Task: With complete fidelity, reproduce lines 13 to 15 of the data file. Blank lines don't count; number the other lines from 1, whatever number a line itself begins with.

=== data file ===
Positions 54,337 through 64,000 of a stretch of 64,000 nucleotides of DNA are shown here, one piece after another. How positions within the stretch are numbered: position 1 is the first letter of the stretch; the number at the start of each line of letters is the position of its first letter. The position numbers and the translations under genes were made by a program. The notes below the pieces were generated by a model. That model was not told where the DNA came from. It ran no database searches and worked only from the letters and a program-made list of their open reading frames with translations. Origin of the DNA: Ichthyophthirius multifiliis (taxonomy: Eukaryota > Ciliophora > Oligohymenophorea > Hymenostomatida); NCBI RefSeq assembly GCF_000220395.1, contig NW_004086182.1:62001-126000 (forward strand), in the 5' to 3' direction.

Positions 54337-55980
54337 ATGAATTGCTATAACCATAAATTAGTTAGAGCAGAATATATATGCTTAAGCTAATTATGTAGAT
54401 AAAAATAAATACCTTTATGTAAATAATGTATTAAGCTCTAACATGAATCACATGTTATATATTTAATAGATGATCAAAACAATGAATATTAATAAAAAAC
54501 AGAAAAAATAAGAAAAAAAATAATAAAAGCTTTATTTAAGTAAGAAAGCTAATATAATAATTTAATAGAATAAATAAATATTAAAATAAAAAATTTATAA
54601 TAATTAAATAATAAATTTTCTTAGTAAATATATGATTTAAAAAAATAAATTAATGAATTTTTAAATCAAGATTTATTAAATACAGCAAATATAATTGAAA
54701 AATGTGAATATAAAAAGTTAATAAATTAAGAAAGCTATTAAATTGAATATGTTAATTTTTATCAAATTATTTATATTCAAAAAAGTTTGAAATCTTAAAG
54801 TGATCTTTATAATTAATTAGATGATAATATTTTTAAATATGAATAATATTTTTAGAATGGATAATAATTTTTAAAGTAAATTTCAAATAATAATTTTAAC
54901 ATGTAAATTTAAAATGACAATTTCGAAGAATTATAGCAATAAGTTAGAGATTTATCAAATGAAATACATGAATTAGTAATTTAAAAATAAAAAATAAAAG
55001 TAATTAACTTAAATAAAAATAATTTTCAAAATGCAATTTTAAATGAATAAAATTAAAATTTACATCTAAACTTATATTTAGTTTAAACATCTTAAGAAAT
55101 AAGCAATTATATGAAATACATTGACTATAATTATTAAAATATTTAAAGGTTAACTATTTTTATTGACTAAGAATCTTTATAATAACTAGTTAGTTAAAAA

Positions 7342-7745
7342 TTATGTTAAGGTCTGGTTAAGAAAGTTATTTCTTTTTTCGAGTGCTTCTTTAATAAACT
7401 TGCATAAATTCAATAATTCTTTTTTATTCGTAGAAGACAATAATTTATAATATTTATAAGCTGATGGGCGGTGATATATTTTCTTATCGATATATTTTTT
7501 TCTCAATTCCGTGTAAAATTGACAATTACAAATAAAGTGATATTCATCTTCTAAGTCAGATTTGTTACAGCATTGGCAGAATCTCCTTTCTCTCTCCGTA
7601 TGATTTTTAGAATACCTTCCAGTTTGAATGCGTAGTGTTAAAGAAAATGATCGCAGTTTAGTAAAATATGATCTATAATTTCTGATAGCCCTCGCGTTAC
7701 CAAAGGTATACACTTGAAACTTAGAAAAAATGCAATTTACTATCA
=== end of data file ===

7342 TTATGTTAAGGTCTGGTTAAGAAAGTTATTTCTTTTTTCGAGTGCTTCTTTAATAAACT
7401 TGCATAAATTCAATAATTCTTTTTTATTCGTAGAAGACAATAATTTATAATATTTATAAGCTGATGGGCGGTGATATATTTTCTTATCGATATATTTTTT
7501 TCTCAATTCCGTGTAAAATTGACAATTACAAATAAAGTGATATTCATCTTCTAAGTCAGATTTGTTACAGCATTGGCAGAATCTCCTTTCTCTCTCCGTA